No-fly zone put in place around volcano as smoke and ash plume rises 50,000ft up
A volcanic eruption in Iceland, underneath Europe’s largest
glacier, forced international flights to divert south of the north Atlantic
island as an ash plume rose to 50,000 feet (15,240 meters).
“A no-fly zone which covers a 120 nautical mile radius
around the eruption has been put in place,” Hjordis Gudmundsdottir, spokeswoman
for Isavia Ltd., told Icelandic broadcaster RUV late yesterday. “The eruption
might have some impact on international air traffic.”
Isavia operates air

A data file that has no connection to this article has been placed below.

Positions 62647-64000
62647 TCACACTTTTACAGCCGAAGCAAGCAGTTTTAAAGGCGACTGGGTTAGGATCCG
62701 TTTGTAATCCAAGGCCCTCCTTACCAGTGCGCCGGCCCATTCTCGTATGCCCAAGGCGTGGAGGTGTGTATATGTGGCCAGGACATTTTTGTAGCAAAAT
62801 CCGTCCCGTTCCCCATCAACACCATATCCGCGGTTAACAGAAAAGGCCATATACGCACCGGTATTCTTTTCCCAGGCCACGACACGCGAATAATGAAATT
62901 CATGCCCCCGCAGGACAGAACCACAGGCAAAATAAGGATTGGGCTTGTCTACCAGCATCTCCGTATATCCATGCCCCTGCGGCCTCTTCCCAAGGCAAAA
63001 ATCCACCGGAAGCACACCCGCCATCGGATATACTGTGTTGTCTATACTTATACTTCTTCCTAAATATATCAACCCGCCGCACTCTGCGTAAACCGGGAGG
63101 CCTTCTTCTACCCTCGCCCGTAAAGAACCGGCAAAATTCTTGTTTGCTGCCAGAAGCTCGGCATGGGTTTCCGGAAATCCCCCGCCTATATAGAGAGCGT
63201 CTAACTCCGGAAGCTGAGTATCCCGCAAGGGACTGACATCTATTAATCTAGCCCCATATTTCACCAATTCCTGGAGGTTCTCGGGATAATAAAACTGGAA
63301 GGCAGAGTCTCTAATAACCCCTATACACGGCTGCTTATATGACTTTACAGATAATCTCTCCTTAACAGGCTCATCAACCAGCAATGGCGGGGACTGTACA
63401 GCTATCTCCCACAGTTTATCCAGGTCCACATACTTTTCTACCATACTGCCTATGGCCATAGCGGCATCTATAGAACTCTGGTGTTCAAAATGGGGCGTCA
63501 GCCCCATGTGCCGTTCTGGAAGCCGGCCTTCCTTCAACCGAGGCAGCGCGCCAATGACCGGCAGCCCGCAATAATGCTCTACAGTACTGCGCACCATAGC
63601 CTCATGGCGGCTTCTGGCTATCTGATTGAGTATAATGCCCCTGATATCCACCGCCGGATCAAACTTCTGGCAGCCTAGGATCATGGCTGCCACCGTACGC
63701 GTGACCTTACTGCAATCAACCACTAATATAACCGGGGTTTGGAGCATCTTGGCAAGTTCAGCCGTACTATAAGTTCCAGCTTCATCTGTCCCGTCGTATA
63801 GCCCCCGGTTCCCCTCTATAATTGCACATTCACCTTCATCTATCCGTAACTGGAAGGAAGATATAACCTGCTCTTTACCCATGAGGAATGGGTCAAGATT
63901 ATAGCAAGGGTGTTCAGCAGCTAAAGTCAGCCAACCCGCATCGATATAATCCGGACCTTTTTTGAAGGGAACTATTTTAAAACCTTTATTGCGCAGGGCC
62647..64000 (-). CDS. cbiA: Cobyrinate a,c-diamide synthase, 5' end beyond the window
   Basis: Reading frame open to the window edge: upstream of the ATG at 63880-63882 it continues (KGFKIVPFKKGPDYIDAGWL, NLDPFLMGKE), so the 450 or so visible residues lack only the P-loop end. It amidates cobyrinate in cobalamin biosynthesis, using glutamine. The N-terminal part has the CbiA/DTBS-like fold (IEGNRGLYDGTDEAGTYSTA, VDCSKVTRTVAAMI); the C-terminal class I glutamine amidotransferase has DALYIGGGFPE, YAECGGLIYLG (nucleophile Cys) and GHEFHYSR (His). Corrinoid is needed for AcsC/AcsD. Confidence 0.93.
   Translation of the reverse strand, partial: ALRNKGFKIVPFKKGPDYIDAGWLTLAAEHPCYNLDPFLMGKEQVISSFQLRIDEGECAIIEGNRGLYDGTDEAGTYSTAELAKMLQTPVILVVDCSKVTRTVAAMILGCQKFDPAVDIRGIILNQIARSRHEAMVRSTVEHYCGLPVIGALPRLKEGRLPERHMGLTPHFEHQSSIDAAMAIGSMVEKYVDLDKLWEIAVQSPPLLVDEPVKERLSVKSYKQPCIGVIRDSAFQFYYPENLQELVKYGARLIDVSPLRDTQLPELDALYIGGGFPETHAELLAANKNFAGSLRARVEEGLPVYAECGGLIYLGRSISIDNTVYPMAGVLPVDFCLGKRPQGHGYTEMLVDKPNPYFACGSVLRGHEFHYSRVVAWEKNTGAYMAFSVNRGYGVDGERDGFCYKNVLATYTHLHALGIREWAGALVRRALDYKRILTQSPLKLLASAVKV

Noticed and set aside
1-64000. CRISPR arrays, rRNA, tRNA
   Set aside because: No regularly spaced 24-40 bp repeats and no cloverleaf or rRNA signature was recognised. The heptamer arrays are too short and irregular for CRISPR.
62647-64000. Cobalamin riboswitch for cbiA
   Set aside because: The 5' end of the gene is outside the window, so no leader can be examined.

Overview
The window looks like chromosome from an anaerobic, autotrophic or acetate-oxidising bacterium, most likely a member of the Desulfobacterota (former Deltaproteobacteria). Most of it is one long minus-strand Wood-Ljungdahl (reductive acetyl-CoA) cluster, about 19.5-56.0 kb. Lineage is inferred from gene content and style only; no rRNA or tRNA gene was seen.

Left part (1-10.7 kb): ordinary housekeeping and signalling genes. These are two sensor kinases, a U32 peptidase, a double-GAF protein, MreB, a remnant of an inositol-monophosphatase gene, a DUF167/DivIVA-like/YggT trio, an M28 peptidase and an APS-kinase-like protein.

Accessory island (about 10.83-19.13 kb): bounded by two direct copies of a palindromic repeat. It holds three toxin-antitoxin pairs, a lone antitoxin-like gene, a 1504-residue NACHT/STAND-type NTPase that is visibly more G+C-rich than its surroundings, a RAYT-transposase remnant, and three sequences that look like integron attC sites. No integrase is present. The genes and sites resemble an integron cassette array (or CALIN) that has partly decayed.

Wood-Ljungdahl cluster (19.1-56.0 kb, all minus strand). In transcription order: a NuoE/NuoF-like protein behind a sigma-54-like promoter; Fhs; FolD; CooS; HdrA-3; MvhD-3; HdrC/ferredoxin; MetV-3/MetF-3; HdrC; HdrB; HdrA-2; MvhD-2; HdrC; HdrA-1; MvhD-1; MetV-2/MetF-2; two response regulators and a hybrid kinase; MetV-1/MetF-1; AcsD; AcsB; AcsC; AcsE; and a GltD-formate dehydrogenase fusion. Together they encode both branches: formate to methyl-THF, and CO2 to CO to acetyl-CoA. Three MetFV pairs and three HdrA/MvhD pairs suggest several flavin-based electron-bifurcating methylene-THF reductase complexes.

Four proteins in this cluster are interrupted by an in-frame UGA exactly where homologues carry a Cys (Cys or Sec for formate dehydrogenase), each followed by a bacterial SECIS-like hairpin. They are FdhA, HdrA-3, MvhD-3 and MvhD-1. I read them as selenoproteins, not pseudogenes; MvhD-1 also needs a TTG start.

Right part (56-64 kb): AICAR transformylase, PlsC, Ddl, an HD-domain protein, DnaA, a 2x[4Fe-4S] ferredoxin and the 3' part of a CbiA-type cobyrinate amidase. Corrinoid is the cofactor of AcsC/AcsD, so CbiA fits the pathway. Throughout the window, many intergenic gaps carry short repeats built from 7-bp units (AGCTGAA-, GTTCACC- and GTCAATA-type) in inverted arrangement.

traffic control for Iceland’s airspace.
The eruption begun at about 6pm yesterday in a crater
underneath Vatnajokull Glacier, about 145km southeast of
Iceland’s capital of Reykjavik. The volcano is the most active in Iceland and
its last eruption ended in 2004.
“The ash is very fine and is now drifting to the southeast,”
Iceland’s Civil Protection Department said in a statement on its website.
An eruption in Iceland’s Eyjafjallajökull in April of last
year grounded 100,000 flights in the first six days, costing airlines $1.7bn in lost sales, according to industry figures.
Further bursts of ash closed airspace across a wide area of Europe,
raising concern that the event might mirror the last one in 1821, when the
crater remained active for more than a year.